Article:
Unusually, Fox and Vivas prepared the initial text and illustrations of Possum Magic together, prior to submitting the book to publishers. In that initial version, the characters were mice, not possums!
Fox recalls: ‘I learned later than one should never include artwork with a manuscript: the publisher finds the illustrator in 99.9% of cases. Julie Vivas did several glorious paintings, which I sent with the story to nine different publishers over five years. Hush the Invisible Mouse was rejected nine times over those five years, which was extraordinarily discouraging, needless to say…The tenth publisher: Omnibus Books in Adelaide, accepted it but asked me to cut the story by two thirds, re-write it more lyrically, make it even more Australian and change the mice to a cuddly Australian animal. I chose possums. (Australian possums are very soft and cute.) Poor Julie re-did all the illustrations.’
5. Julia Donaldson and Axel Scheffler: The Gruffalo and Others
For us, the rhyming texts of The Gruffalo, Room on the Broom and The Snail and the Whale seem inseparable from Axel Scheffler’s intensely-coloured illustrations, featuring large-eyed, completely engaging characters.
But Donaldson and Scheffler don’t work together exclusively – at times Scheffler will turn down the offer to work on a Donaldson book – and their collaboration is relatively ‘hands-off’. Donaldson says ‘I write a story and send it to the publisher. Then the publisher sends it to Axel to illustrate. I do get to make comments on his rough sketches but try not to interfere too much – and anyway, I wouldn’t want to as they’re always so funny and brilliant.’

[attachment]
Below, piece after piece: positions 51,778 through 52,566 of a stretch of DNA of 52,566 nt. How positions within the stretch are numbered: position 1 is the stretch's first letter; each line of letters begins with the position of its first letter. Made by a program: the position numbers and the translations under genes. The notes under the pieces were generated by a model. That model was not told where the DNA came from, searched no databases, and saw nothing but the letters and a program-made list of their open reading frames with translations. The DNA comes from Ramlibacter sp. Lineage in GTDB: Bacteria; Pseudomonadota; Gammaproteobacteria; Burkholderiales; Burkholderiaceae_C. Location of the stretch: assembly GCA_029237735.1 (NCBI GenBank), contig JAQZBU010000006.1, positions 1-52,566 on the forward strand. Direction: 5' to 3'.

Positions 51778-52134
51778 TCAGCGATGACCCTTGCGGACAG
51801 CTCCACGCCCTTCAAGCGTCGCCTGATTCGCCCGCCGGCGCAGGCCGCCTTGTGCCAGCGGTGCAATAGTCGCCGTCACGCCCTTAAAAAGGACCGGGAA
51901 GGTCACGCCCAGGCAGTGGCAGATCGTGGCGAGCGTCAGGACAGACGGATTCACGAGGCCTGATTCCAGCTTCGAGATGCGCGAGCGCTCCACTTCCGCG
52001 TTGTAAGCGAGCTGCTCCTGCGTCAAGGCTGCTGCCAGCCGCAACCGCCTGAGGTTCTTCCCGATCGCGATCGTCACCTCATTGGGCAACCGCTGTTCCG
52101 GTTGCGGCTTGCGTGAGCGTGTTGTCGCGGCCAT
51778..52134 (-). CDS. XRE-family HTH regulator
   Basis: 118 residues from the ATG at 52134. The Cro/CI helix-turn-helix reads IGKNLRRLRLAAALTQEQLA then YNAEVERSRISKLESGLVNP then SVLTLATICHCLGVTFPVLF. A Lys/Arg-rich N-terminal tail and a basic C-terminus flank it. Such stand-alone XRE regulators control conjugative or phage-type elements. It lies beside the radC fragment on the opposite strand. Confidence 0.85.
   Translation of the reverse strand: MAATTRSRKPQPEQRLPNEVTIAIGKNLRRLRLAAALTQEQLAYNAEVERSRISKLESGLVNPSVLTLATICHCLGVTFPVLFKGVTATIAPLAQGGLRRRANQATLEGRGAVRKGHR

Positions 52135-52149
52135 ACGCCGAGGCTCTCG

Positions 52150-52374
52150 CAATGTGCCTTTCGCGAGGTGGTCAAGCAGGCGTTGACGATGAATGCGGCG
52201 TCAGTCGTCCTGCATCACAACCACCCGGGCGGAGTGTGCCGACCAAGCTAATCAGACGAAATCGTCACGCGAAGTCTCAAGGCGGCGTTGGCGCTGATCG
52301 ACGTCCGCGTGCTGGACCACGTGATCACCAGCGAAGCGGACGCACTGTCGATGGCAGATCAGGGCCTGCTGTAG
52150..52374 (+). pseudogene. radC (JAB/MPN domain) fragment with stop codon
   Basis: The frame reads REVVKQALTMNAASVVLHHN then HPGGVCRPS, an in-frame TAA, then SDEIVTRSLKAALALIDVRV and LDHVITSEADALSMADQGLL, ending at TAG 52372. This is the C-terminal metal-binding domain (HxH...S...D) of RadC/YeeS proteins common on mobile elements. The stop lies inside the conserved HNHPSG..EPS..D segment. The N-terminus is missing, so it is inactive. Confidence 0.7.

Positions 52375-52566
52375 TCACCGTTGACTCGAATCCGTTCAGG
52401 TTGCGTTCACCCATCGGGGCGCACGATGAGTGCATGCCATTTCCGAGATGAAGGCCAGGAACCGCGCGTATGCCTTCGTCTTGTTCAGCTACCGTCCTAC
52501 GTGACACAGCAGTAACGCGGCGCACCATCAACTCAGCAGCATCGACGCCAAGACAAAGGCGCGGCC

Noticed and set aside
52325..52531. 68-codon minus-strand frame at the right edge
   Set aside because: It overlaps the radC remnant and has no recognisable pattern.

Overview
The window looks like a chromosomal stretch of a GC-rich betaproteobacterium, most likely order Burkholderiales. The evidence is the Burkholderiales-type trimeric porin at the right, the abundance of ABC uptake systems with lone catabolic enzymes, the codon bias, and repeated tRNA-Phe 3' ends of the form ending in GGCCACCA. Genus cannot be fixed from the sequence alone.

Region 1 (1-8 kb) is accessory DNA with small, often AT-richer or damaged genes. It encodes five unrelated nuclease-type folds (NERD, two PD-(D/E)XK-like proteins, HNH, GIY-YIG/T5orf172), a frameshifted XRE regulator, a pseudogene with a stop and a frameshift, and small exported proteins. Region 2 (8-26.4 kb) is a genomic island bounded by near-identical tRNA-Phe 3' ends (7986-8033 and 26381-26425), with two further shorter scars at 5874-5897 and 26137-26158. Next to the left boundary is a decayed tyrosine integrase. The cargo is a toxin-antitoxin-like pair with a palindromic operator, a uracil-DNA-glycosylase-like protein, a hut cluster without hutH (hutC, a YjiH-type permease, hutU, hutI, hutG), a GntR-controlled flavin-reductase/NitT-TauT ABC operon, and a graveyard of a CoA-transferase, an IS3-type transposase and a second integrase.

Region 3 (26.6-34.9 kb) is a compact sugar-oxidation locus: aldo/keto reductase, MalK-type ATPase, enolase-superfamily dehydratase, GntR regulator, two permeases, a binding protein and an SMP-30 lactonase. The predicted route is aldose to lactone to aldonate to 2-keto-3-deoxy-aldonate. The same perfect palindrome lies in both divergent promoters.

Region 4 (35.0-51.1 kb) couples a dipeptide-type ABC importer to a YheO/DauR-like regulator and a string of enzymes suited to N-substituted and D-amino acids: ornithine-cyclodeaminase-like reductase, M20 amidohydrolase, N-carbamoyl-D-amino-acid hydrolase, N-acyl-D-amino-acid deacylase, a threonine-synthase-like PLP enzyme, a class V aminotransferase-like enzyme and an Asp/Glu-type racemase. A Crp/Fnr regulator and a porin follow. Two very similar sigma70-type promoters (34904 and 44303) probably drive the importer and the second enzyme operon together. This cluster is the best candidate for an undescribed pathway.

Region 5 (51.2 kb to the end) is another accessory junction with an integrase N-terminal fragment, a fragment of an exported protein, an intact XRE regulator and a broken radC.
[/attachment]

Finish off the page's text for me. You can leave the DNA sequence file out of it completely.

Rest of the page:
6. Anna Fienberg, Barbara Fienberg and Kim Gamble: The Tashi stories and others
This year marks the 20th anniversary of the publication of the first Tashi book! Each book in the series combines cheeky, clever, adventurous stories with detailed illustrations, generally in black and white but occasionally in colour.
Other people have drawn Tashi, notably the animators of the recent Flying Bark cartoon series and illustrator Geoff Kelly, but his unique ‘look’ and the beautiful details of his world are absolutely Kim Gamble’s creations.
Anna Fienberg and Kim Gamble have worked closely for years, performing at festivals and school visits as well as creating books. So while Fienberg’s text does always come first – Anna cooks up the Tashi tales with her mother, Barbara, and its only when the manuscript has been delivered to the publisher and been through a round of editing that Gamble starts work on it – both author and illustrator acknowledge the subtle, layered influences they’ve had on each other.
The initial Tashi text gave only a loose description of the marvelous Tashi, and very little detail about what Tashi’s world actually looked like. It was Kim who formulated the details of the Tashi we recognise now with his curled-up hair, red jacket and gold earrings.
As he told 2SER, ‘He wasn’t going to be just any 10 year old boy, and with a name like Tashi, he had to come from some part of Asia. And that gave me license to create any kind of background I wanted, so I was in heaven.’
Fienberg responded: ‘It was such a surprise, and yet it was so right it seemed inevitable. And I think the fact that Tashi looked so magical, gave us the sense of its possibilities. I think we might have had more limits on it in the real world if he hadn’t shown us visually that he could be anything, that he could extract magic from the universe. So I think that in that way fundamentally influenced where this series went then.’